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6 hours ago, BradG said:

Some might, but I'm suspicious if they do or if they just slap a "licensed product" label on the box for marketing purposes. 

They'd better have some very good lawyers if they do that!

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It's really down to the individual companies and their legal departments. It's common with car manufacturers - Ferrari are reknown for going after people selling unlicenced products, including models. Gulf Oil sent a 'Cease and Desist' letter to Zero Paints because they were selling paint for Ford GT40 kits and calling it 'Gulf Oil Blue and Orange' - they had to change the name to 'Similar to Gulf Oil...'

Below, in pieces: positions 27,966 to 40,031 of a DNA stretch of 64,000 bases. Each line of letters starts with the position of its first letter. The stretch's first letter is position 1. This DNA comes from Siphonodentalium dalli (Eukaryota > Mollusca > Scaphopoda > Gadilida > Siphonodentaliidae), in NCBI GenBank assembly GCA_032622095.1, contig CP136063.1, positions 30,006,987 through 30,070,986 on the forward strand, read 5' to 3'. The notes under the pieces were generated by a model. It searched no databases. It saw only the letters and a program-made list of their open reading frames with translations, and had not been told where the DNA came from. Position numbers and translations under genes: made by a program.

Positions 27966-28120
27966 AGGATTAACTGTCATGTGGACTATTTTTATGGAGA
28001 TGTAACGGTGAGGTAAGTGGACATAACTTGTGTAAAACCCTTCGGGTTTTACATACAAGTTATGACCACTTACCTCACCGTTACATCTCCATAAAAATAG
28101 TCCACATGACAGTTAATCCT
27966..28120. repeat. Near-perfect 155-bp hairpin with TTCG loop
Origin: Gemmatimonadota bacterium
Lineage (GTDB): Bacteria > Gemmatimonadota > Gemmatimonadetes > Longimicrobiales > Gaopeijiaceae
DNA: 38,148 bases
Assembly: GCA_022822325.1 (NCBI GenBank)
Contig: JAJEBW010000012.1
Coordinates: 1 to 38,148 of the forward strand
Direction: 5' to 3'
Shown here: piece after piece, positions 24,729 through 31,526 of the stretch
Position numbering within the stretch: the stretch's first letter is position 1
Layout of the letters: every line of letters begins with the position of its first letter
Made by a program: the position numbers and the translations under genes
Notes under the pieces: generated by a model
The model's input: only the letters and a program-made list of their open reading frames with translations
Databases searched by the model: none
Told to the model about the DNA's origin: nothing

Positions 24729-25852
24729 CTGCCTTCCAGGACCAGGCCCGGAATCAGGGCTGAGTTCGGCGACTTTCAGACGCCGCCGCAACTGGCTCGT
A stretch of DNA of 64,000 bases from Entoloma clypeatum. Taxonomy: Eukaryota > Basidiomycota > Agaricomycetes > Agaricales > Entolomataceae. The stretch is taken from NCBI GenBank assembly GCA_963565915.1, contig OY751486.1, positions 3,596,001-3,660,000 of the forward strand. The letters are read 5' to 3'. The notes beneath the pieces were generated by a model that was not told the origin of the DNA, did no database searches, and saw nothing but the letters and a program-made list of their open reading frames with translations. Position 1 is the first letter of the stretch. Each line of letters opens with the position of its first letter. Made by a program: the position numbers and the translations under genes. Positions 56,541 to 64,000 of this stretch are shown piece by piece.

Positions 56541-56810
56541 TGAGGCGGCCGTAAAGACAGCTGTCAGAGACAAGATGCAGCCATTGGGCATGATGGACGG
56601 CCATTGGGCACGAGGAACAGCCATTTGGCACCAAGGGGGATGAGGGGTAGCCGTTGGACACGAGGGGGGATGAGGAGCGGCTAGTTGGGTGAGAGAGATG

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The licence is needed when a trade mark is used. A model manufacturer can recreate a scale "representation" of a real thing without any restrictions. That is pretty much the same as making a sculpture, painting, photo, etc of a "real thing". Any such design is an original artwork, just like making a model of, let's say, the Eiffel Tower from scratch is the property of the artist who created it, not the Gustave Eiffel company. 

However, if the model manufacturer wants to use a trade mark such as Jeep, Boeing, Lockheed, they need permission. That explains why sometimes models do not have the name or type on the box. Tamiya has a "2 1/2 ton 6x6 Truck" that is in reality a GMC "Jimmy". Italeri has a "1/4 ton 4x4 Utility Truck" that anyone will instantly recognise as a Jeep. So, there can be ways around the licencing, but sometimes it is inpossible. How do you describe a "North American P-51 D-5NA Mustang" in other words?